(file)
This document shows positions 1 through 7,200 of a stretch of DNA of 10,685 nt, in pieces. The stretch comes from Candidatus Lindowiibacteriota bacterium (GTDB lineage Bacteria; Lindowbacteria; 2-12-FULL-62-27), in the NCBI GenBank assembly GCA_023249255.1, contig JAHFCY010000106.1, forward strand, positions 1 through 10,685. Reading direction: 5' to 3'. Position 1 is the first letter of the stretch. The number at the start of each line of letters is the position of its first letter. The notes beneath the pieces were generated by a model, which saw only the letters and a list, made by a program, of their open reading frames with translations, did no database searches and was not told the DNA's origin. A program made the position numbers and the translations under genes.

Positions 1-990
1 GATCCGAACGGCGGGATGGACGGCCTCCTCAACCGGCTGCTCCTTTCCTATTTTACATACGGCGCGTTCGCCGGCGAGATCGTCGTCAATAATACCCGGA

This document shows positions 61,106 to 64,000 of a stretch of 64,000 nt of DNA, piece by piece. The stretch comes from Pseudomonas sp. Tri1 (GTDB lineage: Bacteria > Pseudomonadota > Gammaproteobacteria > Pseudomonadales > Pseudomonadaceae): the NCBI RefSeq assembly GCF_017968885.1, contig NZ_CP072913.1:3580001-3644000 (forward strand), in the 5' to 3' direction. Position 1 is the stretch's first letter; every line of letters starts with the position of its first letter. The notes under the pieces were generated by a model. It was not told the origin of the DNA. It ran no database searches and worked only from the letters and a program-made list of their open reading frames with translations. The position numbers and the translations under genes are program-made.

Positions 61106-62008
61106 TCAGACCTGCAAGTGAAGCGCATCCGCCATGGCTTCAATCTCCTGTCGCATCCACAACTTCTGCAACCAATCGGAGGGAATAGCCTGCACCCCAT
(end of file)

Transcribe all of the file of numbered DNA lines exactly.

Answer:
This document shows positions 1 through 7,200 of a stretch of DNA of 10,685 nt, in pieces. The stretch comes from Candidatus Lindowiibacteriota bacterium (GTDB lineage Bacteria; Lindowbacteria; 2-12-FULL-62-27), in the NCBI GenBank assembly GCA_023249255.1, contig JAHFCY010000106.1, forward strand, positions 1 through 10,685. Reading direction: 5' to 3'. Position 1 is the first letter of the stretch. The number at the start of each line of letters is the position of its first letter. The notes beneath the pieces were generated by a model, which saw only the letters and a list, made by a program, of their open reading frames with translations, did no database searches and was not told the DNA's origin. A program made the position numbers and the translations under genes.

Positions 1-990
1 GATCCGAACGGCGGGATGGACGGCCTCCTCAACCGGCTGCTCCTTTCCTATTTTACATACGGCGCGTTCGCCGGCGAGATCGTCGTCAATAATACCCGGA

This document shows positions 61,106 to 64,000 of a stretch of 64,000 nt of DNA, piece by piece. The stretch comes from Pseudomonas sp. Tri1 (GTDB lineage: Bacteria > Pseudomonadota > Gammaproteobacteria > Pseudomonadales > Pseudomonadaceae): the NCBI RefSeq assembly GCF_017968885.1, contig NZ_CP072913.1:3580001-3644000 (forward strand), in the 5' to 3' direction. Position 1 is the stretch's first letter; every line of letters starts with the position of its first letter. The notes under the pieces were generated by a model. It was not told the origin of the DNA. It ran no database searches and worked only from the letters and a program-made list of their open reading frames with translations. The position numbers and the translations under genes are program-made.

Positions 61106-62008
61106 TCAGACCTGCAAGTGAAGCGCATCCGCCATGGCTTCAATCTCCTGTCGCATCCACAACTTCTGCAACCAATCGGAGGGAATAGCCTGCACCCCAT